Like many of my colleagues, I’m tired of the stereotypes that continue to plague the insurance industry – that it’s unexciting, nerdy, slow to adopt technology advancements, unable to acquire good IT talent and all the rest. This is beginning to change with insurtech advancements, but the industry can’t seem to shake the “technology laggard” label.
There now appears to be one reason to actually slow insurers’ rush to technology nirvana, and it has to do with the spawn of analytics: artificial intelligence. The good news is that insurers of all sizes have realized the promise of analytics, and have applied that discipline to everything from customer experience excellence to improved loss control measures. But the advent of AI carries with it a huge investment in time, effort and dollars, and most often involves the acquisition of outside (insurtech) support. The fact is that many insurers that have made that investment have yet to prove its merit, either because it’s too early to realize results, or they don’t understand how to leverage its full potential.
Consider that insurtech funding totaled $2.3 billion in 2017, a 36% increase over 2016, according to Willis Towers Watson. Approximately 83% of insurtech ventures comprise an insurer or reinsurer as the investor, while 17% of ventures have no such investors, notes the report. The firm places insurtech ventures into four categories: product and distribution (the largest category); business process enhancement; data and analytics; and claims management.
There are 70 companies working on data and analytics, focused on “analyzing new sources of open source or other external data and/or extracting insights to enable data-driven decision-making,” the report said.
You can’t have AI without data and analytics, so you can see where this is going: What insurers are investing in today is likely not true AI, but rather just its underpinnings.
The enthusiasm related to AI clouds our ability to understand its reality. The Economist reports that in the last quarter of 2017, public companies across the world mentioned AI and machine learning in their earnings reports more than 700 times, seven times as often as in the same period in 2015. The Economist quotes Tom Seibel, a Silicon Valley veteran, who states that there are so many firms peddling AI capabilities of unproven value that someone should start “an AI fake news” channel. Even a large vendor in the insurance data analytics space reports that it has had to hold special meetings with its employees to explain the reality of AI’s promise in order to temper customer expectations.
As you can see by this Twitter post, there is still much confusion about what AI is and what it does.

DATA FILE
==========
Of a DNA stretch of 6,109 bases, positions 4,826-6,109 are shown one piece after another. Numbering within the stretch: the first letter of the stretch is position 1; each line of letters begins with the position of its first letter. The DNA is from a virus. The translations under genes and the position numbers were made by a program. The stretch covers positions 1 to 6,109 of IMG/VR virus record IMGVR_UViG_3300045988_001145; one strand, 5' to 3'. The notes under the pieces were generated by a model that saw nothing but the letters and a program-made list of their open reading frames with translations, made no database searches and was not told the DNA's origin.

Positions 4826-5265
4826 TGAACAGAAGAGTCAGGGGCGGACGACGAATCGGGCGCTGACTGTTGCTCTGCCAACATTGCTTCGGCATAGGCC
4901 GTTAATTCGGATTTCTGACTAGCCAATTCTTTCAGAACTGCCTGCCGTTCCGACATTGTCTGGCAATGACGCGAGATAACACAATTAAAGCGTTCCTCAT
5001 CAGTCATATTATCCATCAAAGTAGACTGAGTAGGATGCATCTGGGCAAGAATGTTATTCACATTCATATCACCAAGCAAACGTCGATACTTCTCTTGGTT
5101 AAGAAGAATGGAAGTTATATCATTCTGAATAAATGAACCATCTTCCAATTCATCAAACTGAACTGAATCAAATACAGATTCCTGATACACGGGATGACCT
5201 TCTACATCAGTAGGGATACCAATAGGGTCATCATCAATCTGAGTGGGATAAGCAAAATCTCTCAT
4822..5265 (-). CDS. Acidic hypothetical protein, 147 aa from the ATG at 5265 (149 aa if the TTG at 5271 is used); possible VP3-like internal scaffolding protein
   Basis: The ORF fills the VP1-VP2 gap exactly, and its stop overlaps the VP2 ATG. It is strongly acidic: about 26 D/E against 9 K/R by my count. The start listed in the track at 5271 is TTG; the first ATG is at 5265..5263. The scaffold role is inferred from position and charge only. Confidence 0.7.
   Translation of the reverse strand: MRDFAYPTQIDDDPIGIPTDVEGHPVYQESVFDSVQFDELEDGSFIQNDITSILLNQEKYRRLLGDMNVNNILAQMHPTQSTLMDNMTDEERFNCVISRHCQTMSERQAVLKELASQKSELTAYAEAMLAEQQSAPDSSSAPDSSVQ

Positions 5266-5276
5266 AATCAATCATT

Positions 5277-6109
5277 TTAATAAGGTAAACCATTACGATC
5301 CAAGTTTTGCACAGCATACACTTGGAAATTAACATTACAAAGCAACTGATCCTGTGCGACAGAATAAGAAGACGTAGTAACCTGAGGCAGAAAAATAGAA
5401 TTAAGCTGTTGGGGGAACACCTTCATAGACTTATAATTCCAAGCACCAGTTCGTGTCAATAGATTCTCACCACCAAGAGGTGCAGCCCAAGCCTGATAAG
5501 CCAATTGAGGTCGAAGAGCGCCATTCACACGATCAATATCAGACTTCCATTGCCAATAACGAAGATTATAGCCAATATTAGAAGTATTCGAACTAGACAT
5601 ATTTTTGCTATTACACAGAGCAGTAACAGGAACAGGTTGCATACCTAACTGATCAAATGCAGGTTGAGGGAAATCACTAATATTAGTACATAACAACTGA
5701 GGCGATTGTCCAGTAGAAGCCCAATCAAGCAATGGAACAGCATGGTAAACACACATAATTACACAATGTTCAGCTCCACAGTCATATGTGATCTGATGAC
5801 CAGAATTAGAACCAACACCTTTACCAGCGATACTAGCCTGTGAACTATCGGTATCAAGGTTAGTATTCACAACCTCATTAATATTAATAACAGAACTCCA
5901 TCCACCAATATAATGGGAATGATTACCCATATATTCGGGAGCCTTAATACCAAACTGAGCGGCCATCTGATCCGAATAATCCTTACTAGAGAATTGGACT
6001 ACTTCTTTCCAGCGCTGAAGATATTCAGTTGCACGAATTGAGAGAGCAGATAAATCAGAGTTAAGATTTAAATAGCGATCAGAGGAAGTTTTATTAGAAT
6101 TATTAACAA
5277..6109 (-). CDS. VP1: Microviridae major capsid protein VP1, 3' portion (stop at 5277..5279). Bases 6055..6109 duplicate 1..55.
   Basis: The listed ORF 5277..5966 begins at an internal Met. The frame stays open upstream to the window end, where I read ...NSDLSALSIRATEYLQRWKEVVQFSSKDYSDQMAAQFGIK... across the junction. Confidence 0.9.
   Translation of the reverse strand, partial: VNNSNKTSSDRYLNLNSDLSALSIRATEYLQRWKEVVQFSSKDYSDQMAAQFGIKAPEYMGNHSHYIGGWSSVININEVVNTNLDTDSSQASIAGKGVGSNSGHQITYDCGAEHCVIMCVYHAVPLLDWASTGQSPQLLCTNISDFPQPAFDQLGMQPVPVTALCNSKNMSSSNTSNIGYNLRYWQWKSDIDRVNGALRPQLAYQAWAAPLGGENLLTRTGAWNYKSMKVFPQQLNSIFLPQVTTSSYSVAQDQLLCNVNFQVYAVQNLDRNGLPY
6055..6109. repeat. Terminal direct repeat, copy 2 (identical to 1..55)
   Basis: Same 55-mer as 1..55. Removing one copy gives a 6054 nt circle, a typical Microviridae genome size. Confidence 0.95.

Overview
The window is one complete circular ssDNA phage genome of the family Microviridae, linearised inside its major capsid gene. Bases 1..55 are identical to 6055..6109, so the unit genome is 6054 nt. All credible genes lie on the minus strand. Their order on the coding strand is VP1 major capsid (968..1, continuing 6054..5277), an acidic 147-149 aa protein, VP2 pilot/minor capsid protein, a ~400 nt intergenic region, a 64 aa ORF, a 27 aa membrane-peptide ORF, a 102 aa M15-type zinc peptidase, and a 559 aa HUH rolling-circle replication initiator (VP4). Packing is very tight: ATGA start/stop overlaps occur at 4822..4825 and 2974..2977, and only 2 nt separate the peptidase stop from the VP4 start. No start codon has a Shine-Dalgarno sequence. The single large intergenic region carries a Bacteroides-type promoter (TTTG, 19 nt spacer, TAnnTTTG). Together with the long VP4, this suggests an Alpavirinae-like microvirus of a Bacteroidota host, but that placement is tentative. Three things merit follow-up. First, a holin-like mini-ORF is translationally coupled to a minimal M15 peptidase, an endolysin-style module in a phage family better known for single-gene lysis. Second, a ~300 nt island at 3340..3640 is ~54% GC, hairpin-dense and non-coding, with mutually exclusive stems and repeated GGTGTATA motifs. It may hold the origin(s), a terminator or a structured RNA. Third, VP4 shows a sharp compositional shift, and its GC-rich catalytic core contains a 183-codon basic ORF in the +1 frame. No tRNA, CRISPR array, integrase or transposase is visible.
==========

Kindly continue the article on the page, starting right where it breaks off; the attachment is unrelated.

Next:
So, what is the reality of AI in insurance? Many blindly accept the Google definition (the theory and development of computer systems able to perform tasks that normally require human intelligence, such as visual perception, speech recognition, decision-making, and translation between languages).
Michael I. Jordan, professor in the Department of Electrical Engineering and Computer Sciences and the Department of Statistics at UC Berkeley, believes we are not there yet. In a recent Medium post, Jordan notes that the current focus on doing AI research via the gathering of data, the deployment of “deep learning” infrastructure, and the demonstration of systems that mimic certain narrowly-defined human skills — with little in the way of emerging explanatory principles — tends to deflect attention from major open problems in classical AI.
“These problems include the need to bring meaning and reasoning into systems that perform natural language processing, the need to infer and represent causality, the need to develop computationally-tractable representations of uncertainty and the need to develop systems that formulate and pursue long-term goals. These are classical goals in human-imitative AI, but in the current hubbub over the “AI revolution,” it is easy to forget that they are not yet solved,” he says.
On this most experts agree: investing in AI is not a simple matter of pulling a rabbit out of a hat. Insurers making large investments in AI and insurtech support may face the slings and arrows of trying to decipher how to garner its greatest and fastest return, but insurers that hesitate to invest may also find themselves vulnerable to the competition that got it right and is now leading the charge.
To get it right the first time, maybe being a laggard isn’t such a bad thing.
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